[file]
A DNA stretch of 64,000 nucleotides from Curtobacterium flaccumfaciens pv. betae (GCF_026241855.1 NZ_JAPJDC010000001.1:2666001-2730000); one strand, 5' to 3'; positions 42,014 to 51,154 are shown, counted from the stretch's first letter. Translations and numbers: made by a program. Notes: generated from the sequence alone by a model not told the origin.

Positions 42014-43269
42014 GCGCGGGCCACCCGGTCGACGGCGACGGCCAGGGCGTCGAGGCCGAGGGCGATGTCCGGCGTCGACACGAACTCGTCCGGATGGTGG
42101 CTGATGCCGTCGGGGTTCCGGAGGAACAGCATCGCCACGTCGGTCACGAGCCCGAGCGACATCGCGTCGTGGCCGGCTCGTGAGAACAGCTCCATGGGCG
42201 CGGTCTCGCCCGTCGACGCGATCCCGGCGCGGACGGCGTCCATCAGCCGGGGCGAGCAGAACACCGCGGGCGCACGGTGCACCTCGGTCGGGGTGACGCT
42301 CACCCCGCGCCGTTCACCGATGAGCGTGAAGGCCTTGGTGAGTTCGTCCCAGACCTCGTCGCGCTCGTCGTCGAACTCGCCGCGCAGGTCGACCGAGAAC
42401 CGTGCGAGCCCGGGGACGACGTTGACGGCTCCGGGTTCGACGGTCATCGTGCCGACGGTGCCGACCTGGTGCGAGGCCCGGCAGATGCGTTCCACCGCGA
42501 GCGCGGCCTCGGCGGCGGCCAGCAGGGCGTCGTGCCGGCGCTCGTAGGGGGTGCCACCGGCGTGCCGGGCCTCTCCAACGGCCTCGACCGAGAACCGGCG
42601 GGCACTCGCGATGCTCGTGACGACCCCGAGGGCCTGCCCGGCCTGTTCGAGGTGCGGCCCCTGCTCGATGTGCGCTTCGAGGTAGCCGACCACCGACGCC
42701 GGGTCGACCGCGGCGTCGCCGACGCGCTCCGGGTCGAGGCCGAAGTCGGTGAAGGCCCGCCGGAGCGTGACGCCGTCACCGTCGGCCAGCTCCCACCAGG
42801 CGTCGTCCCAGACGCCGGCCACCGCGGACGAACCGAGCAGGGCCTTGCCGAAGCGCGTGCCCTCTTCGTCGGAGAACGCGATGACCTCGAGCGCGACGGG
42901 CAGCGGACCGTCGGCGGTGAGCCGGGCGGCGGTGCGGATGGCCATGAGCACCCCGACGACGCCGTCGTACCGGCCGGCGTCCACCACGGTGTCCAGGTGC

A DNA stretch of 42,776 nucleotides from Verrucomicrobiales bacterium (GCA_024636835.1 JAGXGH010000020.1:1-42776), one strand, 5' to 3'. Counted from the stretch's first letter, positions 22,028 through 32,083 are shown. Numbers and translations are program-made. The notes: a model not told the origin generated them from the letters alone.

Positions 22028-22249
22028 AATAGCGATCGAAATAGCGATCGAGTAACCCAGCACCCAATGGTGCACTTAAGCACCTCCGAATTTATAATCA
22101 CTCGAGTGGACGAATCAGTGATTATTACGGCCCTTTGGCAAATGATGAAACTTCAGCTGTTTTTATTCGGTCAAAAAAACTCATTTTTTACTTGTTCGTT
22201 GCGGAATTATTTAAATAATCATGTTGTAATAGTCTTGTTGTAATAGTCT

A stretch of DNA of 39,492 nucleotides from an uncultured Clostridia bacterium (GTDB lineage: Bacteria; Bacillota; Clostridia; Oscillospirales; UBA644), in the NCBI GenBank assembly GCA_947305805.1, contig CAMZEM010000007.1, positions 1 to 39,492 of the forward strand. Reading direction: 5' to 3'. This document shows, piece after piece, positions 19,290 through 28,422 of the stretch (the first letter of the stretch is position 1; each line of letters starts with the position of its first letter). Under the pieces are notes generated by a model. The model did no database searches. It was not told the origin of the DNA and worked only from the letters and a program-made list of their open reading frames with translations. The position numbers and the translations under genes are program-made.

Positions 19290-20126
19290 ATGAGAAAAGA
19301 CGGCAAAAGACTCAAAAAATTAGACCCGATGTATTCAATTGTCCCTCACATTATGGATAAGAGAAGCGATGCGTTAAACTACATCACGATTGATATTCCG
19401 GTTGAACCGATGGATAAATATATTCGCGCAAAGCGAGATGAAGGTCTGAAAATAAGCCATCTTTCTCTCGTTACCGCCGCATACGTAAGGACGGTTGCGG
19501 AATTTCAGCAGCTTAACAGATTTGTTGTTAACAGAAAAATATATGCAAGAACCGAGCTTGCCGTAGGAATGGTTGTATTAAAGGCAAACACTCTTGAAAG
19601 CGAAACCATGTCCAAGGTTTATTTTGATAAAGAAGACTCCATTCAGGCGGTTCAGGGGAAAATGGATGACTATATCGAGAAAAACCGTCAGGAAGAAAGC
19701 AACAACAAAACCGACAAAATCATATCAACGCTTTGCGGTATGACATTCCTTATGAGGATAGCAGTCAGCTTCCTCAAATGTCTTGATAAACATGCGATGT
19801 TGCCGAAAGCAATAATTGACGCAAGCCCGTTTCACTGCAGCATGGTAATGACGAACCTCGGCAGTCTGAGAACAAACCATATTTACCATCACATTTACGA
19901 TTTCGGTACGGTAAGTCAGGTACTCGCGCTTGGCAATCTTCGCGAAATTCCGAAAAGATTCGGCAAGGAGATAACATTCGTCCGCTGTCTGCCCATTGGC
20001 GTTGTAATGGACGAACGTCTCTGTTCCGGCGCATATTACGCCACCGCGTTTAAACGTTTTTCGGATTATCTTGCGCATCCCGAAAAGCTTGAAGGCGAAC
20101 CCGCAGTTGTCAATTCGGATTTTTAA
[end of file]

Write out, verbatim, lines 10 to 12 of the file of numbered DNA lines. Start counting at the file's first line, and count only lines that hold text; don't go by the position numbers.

42701 GGGTCGACCGCGGCGTCGCCGACGCGCTCCGGGTCGAGGCCGAAGTCGGTGAAGGCCCGCCGGAGCGTGACGCCGTCACCGTCGGCCAGCTCCCACCAGG
42801 CGTCGTCCCAGACGCCGGCCACCGCGGACGAACCGAGCAGGGCCTTGCCGAAGCGCGTGCCCTCTTCGTCGGAGAACGCGATGACCTCGAGCGCGACGGG
42901 CAGCGGACCGTCGGCGGTGAGCCGGGCGGCGGTGCGGATGGCCATGAGCACCCCGACGACGCCGTCGTACCGGCCGGCGTCCACCACGGTGTCCAGGTGC